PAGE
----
‘Golden Touch’ to the Ram Temple at Ayodhya, Construction Enters its Final Stage

The Ram Temple at Ayodhya whose construction was started in 2020 is fast nearing completion with the ground floor of the temple expected to be completed by October this year and the temple will be formally inaugurated in January next year. Let us take a look at this beautiful structure and find out what all has gone in its making.

Updated Jun 13, 2023 | 12:05 PM IST

Share This Article

Ram Temple Ayodhya nears completion, find out more about its inauguration

Ram Temple Ayodhya nears completion, find out more about its inauguration

Photo : iStock
The Ram Temple at Ayodhya is fast nearing its completion as construction enters its final stages. The ground floor of the temple is expected to be completed by October around Diwali and the temple will be consecrated next January -- at the beginning of the election year.
One of the unique things about the temple is the use of gold to decorate the door of sanctum sanctorum of the temple, giving it the ‘golden touch’.
Union home minister Amit Shah had promised last year that the temple will be ready for opening by January 1, 2024.
The temple will be a milestone for the ruling BJP, which considers the temple movement the fulcrum which led to its emergence as a national electoral force in the 1990s.
After the Supreme Court ended decades of legal wrangle with a milestone verdict in 2019 that went in favour of a temple, construction at the site started in August 2020.
The progress of the work which is monitored on a daily basis by the temple trust, was recently reviewed by the senior members of the Trust, including Nripendra Misra, Chairman, Construction Committee; the Engineering teams of Larsen & Tourbo, Tata Consulting Engineers and Ram Janmbhoomi Teerth Kshetra Trust members.
After the completion of the temple foundation, raft and plinth, the placement of Bansi Paharpur Rajasthan stone on the three-storey temple is going on in full swing in the run up to its inauguration in January next year.
Apart from Garbh Grah (sanctum sanctorum), the temple has five Mandaps, namely, Gudh Mandap, Rang Mandap, Nritya Mandap, Prathana Mandap and Kirtan Mandap. The domes of the five mandaps are 34 feet wide and 32 feet long and their height from the courtyard ranges from 69 feet to 111 feet.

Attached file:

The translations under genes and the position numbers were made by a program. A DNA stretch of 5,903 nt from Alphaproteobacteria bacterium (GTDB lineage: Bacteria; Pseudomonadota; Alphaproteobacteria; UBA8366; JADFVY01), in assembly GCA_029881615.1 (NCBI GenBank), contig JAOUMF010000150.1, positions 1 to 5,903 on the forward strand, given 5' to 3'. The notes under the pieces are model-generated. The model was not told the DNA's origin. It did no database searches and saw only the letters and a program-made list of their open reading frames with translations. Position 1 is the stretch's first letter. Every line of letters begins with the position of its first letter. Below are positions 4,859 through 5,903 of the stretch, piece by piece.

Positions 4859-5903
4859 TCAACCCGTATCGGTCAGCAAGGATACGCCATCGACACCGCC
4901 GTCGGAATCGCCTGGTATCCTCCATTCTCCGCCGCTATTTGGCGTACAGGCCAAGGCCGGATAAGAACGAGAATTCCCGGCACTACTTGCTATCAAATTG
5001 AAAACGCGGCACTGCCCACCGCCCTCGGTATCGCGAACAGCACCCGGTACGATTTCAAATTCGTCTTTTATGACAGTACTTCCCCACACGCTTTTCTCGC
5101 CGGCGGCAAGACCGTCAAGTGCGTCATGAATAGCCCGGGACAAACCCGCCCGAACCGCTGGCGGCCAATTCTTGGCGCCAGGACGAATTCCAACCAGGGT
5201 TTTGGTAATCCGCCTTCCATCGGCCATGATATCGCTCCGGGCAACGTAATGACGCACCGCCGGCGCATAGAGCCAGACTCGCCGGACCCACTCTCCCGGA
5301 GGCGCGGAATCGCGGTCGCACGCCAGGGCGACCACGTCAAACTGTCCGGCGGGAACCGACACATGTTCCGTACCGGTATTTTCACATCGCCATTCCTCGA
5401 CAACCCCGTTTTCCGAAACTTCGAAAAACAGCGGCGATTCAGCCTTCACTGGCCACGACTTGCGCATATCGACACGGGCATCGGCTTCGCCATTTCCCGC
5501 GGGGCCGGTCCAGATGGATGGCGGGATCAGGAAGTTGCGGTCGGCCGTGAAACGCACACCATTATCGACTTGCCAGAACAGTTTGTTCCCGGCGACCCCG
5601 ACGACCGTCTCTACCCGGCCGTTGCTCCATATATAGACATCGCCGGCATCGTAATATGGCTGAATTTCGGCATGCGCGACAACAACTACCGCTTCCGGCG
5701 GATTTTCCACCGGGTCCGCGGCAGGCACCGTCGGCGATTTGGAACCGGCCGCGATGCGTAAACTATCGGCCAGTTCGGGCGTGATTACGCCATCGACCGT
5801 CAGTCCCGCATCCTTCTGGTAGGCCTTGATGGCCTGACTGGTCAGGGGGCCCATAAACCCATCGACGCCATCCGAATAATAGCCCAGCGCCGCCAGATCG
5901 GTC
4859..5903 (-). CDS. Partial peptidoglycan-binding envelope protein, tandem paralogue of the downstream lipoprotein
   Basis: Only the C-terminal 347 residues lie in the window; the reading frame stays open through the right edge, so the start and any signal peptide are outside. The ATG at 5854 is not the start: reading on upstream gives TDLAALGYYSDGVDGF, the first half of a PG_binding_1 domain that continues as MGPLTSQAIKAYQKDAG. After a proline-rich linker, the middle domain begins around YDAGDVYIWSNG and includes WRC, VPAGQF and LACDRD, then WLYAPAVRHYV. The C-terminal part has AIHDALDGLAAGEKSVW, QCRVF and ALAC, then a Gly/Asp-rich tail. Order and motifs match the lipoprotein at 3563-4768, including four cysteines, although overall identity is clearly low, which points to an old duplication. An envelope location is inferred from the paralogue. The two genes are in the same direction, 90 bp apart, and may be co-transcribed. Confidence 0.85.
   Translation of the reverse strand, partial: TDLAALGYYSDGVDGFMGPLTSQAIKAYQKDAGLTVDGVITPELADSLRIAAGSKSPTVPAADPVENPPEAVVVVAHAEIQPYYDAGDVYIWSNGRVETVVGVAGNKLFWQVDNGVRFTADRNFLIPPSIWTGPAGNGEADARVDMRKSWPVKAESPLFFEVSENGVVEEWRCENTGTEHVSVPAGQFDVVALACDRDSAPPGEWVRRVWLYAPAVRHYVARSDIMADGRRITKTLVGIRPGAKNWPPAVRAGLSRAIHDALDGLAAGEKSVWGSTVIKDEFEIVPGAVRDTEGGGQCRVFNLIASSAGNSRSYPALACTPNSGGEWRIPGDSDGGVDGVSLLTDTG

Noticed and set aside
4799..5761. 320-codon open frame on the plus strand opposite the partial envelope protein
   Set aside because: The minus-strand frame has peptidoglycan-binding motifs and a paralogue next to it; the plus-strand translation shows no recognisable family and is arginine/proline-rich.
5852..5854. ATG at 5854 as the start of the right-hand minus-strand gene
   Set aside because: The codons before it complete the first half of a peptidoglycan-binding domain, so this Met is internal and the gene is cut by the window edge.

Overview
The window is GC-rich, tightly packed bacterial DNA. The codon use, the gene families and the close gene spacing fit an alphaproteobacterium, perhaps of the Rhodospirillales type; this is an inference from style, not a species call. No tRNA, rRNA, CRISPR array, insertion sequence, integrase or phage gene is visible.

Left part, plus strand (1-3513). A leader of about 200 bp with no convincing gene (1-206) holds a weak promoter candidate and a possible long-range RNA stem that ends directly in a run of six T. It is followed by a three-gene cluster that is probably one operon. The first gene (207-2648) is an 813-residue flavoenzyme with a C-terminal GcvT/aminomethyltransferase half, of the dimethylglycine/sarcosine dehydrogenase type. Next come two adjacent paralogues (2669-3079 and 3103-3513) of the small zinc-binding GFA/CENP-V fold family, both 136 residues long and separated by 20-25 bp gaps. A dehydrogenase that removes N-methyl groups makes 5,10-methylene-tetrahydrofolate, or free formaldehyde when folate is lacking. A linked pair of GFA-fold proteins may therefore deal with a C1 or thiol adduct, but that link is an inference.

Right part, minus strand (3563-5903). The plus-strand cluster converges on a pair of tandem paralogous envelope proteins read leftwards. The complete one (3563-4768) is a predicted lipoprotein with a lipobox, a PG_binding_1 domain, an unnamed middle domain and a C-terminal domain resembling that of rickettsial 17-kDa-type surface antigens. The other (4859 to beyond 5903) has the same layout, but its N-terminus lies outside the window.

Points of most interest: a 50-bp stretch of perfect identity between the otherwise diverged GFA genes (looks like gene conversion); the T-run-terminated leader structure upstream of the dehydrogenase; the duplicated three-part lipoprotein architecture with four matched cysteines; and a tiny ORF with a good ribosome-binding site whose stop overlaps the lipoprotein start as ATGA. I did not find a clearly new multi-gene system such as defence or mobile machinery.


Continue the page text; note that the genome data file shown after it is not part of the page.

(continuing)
The temple is 380 feet in length, 250 feet in width and 161 feet high from the courtyard. The three-storey temple has five mandaps and one main shikar. The size of the sanctum sanctorum is 20 feet x 20 feet in length and width, with a total area of 403.34 sq. ft. There will be 46 teakwood doors.
Around four lakh cubic feet of stone and marble from Rajasthan will be used for the structure, which will tower 161 feet over the sanctum sanctorum -- there will be no use of steel or bricks.
The entire sanctum sanctorum has been aesthetically carved using Makrana marble pillars, beams, ceiling and wall cladding. There are a total of 392 pillars which have been structurally provided taking into consideration the load factor and other climatic challenges.
To provide strength, longevity and durability to the structure, the construction material has been picked after vigorous analysis and careful scrutiny, which includes 1.30 lakh cubic meter of engineering fill in the foundation, 9500 cubic meter M-35 grade compacted concrete in raft, 6.16 lakh cubic feet of granite in plinth, 4.74 lakh cubic feet of Bansi-Paharpur stone in super structure of temple, 14,132 CFT carved Makrana marble stone in pillars and wall cladding and 76,219 square feet high quality Makrana marble flooring.
The temple will have both internal and external lighting arrangements with an in-ground uplighter, cove lighting, spot lighting and flexible linear lighting for ghumat level. The external view of the temple will have projected façade lighting.
The total area of the temple, including the peripheral Parkota, is 8.64 acres. The Parkota is 762 meter long with provision for six temples and facility for ‘Parikrama’ by devotees.
Once completed it is expected that the ancient ‘Kuber Tila’ with Shiva temple and proposed ‘Jatayu’ within the temple will also attract devotees in huge numbers.
The temple complex will also include a pilgrim facilitation centre, museum, archives, research centre, auditorium, cattle shed, a place for rituals, an administrative building and rooms for priests.
The date for the consecration has not been finalised yet, but it is likely to take place after Makar Sankranti.
Prime Minister Narendra Modi – who laid the foundation stone on August 5, 2020 -- will be present for the ceremony.
End of Article